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Mexico’s central bank has released information that shows the country’s migrant workers sent a record $36 billion to their family and friends in 2019, roughly a $2.5 billion increase from the year before. Global remittance figures are only expected to increase heading into the 2020s andcould help boost this growing industry.
As Visa fees change, the development of blockchain technology and cryptocurrencies comes at the right time, especially considering how time-consuming and expensive international payments are.
Mexico’s remittance payments have hit a record high, totaling $36 billion, up 7% from the previous year’s $33.67 billion. [Mexican Central Bank] It was also revealed that this figure was higher than the country’s revenue from foreign tourism and annual petroleum exports, which amounted to $25 billion and $22.4 billion respectively.
The report makes two more interesting points: the average value of transactions sent home is $300, and electronic transfers are the predominant means of sending money.
For migrants workers and their families who use the money to pay for basic survival, it is especially important that remittance systems be improved. With preferences now leaning towards electronic means of transfer, and remittances growing ever bigger, there is no better time for blockchain-based systems to be used for all sorts of payments.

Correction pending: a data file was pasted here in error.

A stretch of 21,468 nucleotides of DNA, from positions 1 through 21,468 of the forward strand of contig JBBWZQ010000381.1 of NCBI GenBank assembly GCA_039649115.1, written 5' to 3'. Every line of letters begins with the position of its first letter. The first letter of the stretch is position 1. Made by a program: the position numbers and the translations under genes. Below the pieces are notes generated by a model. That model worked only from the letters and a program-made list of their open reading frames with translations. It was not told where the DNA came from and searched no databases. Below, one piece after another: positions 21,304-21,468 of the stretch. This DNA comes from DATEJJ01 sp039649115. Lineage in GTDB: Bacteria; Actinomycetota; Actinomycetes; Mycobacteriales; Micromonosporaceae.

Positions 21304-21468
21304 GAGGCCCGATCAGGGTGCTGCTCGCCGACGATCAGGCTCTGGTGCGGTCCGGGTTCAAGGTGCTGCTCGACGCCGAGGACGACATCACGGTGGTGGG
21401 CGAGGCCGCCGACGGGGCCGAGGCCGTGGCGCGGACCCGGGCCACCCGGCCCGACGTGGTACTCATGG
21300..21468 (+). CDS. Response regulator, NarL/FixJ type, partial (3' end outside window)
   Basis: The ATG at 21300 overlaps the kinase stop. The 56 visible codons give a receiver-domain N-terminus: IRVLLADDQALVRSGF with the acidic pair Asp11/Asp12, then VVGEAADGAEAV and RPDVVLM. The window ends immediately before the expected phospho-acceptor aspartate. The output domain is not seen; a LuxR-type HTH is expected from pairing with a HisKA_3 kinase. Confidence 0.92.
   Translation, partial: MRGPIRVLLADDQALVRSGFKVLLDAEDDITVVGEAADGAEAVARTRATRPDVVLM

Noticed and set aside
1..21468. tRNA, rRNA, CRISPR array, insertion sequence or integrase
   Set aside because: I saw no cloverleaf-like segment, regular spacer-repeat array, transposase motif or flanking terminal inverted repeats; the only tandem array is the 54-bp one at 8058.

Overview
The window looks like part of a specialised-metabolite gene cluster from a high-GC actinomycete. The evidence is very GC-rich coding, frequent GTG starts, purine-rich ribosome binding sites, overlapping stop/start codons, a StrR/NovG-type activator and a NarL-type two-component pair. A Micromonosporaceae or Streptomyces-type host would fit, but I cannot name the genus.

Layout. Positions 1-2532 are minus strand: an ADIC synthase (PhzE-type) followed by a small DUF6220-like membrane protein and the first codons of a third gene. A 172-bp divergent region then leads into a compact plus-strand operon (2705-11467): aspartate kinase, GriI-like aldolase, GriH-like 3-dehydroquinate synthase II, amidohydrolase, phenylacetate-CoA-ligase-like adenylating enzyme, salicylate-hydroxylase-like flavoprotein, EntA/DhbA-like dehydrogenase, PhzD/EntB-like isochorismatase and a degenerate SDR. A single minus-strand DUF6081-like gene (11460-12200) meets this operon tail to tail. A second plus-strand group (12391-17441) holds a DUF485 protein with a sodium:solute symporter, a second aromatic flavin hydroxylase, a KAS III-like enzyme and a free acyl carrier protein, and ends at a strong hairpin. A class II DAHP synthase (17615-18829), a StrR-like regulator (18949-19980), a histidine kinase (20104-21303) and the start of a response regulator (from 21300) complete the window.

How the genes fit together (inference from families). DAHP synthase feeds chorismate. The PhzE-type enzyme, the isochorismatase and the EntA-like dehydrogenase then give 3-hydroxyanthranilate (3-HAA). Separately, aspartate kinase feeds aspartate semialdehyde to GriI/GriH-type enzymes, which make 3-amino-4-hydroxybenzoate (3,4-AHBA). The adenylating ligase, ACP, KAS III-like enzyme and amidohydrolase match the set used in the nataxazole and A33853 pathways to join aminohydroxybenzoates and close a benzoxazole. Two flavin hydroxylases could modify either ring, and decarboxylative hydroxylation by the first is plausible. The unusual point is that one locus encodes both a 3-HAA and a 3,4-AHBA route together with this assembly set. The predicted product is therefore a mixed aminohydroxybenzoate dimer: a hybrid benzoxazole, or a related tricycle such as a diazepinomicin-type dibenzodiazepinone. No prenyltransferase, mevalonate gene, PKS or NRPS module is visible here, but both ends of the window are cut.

This is especially important to mention the potential for Bitcoin and other cryptocurrencies, given that Visa recently revealed that it plans to overhaul its fees structure. [Bloomberg] In some cases, such as real estate, Visa plans to lower the cost of fees, but in others such as e-commerce spending, increased fees are coming.
The comparatively high fees and processing time of traditional payments networks, whether remittances or otherwise, has put the spotlight on cryptocurrencies as a superior alternative in every way possible.
Several banks and financial institutions have conducted Distributed Ledger Technology or DLT is an electronic system or database for recording information that is not run by one... More (DLT) pilots for the purposes of cross border transfers and remittances.
Ripple is by far the most involved player in this particular niche, though there are several other projects that are offering their own unique solutions. Most notably of these solutions is Bitcoin used for cross-border transfers as well asLumens (XLM), a network with similar goals as Ripple.
Ripple’s bid to become ‘SWIFT 2.0,’ as CEO Brad Garlinghouse has put it, has seen the company successfully conduct pilots in Thailand, Japan, India, Saudi Arabia, Latin America, and North America. Transactions are typically executed within seconds at a fraction of the cost.
IBM has also created the World Wire, an international payments network that is gaining traction.
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